Ten new stars added to the Hall of Fame in 2017
22 September 2017
The National Football Museum Hall of Fame 2017 awards took place in Manchester on Thursday evening, with ten more great names added to the illustrious ranks.
Host Manish Bhasin presided over the ceremony, supported by the Professional Footballers' Association, as the likes of Steven Gerrard, Bob Wilson, Kelly Smith and Rachel Yankey accepted their places in the museum's Hall of Fame.
England and Arsenal Women winger Rachel Yankey was first to collect her award, in recognition of a fantastic career for both club and country. Rachel played a significant part in the Gunners' domination of women's football, winning eight of her nine titles with the North London side, and was an equally important presence within the England setup, becoming the first player to surpass Peter Shilton's 125-cap record.
"It's brilliant. I feel honoured just to be here amongst the legends of the game," said Yankey. "I'd never been to the museum before, so it's a very special occasion."
Marieanne Spacey presented Rachel with her award, and paid tribute to her former teammate's commitment to the game. "Rachel's achievements come from her dedication. That doesn't happen overnight."
Manchester United half-back Charlie Roberts captained the club to their first ever major honours, lifting the First Division title in 1908 and the FA Cup the following year. Perhaps even more significantly, Roberts co-founded the Players' Union, the forerunner to the evening's sponsors, the Professional Footballers' Association.
"In 1907, one of his players, Tommy Blackstock, died on the pitch. There was nothing available for Blackstock's family, and my grandfather was horrified that nothing was available, so they decided to do something about it," said Ted Roberts, grandson of the long-serving United skipper, who accepted the award alongside a number of Roberts' relatives.
Liverpool legend Steven Gerrard was present to take his place in the Hall of Fame. The Kop hero inspired his boyhood club to a number of memorable victories - not least the Champions League triumph in 2005 - and led by example throughout his remarkable career with the Reds and the national side.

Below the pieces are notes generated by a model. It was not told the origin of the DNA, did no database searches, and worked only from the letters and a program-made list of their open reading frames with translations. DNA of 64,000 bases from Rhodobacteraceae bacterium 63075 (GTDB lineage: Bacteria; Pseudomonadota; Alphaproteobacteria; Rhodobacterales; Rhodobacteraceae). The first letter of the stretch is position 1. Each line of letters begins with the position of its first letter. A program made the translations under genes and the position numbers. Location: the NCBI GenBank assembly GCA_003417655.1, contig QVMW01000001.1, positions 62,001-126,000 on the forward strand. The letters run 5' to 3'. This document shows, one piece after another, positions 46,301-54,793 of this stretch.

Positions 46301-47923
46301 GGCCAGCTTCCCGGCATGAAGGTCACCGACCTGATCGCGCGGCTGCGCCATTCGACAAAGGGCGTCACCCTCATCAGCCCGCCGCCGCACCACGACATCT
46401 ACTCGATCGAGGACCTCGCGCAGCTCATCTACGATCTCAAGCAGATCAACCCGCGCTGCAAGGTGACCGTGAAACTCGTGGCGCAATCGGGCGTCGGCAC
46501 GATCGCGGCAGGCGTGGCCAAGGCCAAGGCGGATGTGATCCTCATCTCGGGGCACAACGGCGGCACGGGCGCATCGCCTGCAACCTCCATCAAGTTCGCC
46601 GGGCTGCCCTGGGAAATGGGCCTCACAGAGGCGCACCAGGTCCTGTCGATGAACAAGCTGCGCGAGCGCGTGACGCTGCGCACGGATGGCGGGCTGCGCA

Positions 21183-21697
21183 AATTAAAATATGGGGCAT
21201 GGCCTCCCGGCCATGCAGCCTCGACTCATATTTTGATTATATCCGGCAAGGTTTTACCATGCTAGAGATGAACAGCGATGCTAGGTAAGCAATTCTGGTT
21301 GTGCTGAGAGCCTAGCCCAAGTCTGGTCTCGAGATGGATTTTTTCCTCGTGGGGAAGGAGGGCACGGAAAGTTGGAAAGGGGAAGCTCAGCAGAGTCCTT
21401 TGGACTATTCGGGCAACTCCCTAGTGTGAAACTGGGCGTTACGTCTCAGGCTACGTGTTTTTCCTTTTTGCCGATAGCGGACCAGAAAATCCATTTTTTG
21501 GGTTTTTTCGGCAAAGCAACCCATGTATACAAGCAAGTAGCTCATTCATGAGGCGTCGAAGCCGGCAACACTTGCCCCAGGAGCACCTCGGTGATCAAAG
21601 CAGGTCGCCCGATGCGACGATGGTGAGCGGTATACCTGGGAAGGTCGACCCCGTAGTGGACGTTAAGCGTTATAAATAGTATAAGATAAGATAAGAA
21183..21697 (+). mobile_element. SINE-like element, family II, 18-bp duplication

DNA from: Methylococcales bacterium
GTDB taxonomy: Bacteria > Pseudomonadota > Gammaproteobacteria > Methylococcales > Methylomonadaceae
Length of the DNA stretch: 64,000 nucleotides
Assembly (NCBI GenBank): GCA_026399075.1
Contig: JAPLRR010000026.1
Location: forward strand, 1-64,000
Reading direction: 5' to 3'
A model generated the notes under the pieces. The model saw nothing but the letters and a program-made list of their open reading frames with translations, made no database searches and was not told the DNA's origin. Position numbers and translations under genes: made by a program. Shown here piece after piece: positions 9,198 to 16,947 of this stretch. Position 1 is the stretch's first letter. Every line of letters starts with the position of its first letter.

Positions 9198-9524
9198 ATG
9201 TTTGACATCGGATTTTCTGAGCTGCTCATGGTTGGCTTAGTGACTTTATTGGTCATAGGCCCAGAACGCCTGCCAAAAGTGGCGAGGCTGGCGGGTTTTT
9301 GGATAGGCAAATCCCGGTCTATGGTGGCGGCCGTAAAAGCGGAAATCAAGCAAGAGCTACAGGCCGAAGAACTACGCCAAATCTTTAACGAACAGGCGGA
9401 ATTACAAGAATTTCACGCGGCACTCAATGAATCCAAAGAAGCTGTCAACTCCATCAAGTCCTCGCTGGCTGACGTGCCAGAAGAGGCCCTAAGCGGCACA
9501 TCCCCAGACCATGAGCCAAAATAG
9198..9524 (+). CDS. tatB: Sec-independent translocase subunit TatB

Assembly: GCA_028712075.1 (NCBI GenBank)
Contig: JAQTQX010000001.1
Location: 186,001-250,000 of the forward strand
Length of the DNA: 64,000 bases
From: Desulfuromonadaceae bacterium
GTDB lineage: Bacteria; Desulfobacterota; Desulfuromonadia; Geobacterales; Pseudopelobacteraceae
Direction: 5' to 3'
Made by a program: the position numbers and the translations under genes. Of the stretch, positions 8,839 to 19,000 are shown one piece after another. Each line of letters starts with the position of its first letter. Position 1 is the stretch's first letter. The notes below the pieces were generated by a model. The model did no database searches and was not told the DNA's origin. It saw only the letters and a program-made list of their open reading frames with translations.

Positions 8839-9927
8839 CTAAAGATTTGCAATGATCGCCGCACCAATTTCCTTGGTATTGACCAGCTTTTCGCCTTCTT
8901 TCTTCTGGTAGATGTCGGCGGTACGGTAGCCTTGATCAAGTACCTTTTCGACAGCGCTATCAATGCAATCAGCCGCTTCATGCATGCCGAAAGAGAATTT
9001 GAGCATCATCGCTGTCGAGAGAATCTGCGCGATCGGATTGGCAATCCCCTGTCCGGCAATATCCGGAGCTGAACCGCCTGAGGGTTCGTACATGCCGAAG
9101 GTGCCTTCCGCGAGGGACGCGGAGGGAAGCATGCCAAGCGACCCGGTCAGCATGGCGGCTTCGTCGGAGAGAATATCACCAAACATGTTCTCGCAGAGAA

"It's a really proud moment," said the ex-Liverpool captain. "I'm honoured to receive this award. I was looking at the list of names on the wall before, and I'm very flattered to be joining a very elite group of people."
Gerrard cited the 'miracle of Istanbul' as the highlight of his career. "To live and grow up with all that pressure from the age of 19 to put trophies in the cabinet, to get the big one over my head was a huge weight off my shoulders and a very proud night for myself and my family."
Alistair Patrick-Heselton received the FA's Football For All award, joining former teammate Matt Dimbylow in the Hall of Fame. Patrick-Heselton was a former QPR prospect plying his trade in semi-professional football when a life-changing car accident seemingly ended any hope of a career in the game. However, the attacker returned with Team GB's CP team, winning a silver medal at the Paralympic World Cup and representing his country at the 2012 Paralympic Games in London.
"Jubilation. I'm over the moon. It's a dream come true," said Liverpool fan Alistair, who was thrilled to be inducted alongside Gerrard on the night. The ex-Team GB forward was told he might never walk again, let alone kick a football, but was emboldened by the prospect of returning to the game. "I soon realised it wasn't about being the old me, but building the new me. And CP football, that opportunity came and made me realise more about myself and what could be done."
The contribution of football journalists was recognised for the first time, with Observer and The Times reporter Hugh McIlvanney becoming the first of his kind to be inducted, in partnership with the Football Writers' Association.
Hugh's wife Caroline accepted the award on his behalf, while FWA chairman Paddy Barclay paid tribute to his friend and colleague. "There's Elvis Presley in the field of music; in politics, John F. Kennedy; in sports, Pelé and Muhammad Ali. Football management's contribution was Sir Matt Busby. And it was Sir Matt's great friend, Hugh McIlvanney, who was journalism's contribution. That was the level that he reached."